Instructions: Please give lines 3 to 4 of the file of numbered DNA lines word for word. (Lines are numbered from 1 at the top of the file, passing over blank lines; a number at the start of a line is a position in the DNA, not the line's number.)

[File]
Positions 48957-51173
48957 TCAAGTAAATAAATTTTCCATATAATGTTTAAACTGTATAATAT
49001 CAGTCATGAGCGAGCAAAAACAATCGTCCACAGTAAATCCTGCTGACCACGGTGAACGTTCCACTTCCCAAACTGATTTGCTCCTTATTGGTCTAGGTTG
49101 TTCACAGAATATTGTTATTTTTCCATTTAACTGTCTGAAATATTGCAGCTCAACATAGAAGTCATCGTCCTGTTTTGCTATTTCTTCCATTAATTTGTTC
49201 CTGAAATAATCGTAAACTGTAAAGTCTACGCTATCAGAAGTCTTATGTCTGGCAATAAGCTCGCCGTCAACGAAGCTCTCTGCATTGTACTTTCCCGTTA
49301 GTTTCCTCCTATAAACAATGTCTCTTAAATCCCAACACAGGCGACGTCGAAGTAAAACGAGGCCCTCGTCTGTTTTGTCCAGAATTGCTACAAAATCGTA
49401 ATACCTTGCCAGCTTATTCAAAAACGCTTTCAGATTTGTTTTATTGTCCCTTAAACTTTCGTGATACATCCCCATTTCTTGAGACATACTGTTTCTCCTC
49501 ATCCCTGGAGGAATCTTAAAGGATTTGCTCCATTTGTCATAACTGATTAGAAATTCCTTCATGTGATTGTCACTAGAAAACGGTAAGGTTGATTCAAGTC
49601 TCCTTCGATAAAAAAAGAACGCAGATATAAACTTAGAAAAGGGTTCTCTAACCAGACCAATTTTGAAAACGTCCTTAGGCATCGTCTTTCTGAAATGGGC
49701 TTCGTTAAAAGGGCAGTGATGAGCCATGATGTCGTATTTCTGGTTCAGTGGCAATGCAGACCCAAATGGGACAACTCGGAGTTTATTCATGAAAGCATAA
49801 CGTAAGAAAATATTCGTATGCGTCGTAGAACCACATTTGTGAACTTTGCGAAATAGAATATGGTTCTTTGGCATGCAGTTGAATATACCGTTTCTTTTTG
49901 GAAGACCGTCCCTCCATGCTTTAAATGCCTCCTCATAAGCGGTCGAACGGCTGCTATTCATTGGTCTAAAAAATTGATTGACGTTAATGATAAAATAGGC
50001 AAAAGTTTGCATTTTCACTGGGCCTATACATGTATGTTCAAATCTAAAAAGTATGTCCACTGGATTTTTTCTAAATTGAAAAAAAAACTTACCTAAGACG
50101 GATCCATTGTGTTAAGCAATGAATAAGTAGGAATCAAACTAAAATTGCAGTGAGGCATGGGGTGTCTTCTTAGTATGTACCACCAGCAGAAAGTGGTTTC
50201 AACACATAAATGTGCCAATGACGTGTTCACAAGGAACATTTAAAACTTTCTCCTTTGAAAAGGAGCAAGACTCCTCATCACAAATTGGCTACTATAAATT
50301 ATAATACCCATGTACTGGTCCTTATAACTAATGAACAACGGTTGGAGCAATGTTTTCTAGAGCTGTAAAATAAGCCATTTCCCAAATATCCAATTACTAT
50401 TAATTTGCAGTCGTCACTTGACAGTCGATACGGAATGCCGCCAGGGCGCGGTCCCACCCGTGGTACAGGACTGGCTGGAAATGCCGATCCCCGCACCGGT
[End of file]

49001 CAGTCATGAGCGAGCAAAAACAATCGTCCACAGTAAATCCTGCTGACCACGGTGAACGTTCCACTTCCCAAACTGATTTGCTCCTTATTGGTCTAGGTTG
49101 TTCACAGAATATTGTTATTTTTCCATTTAACTGTCTGAAATATTGCAGCTCAACATAGAAGTCATCGTCCTGTTTTGCTATTTCTTCCATTAATTTGTTC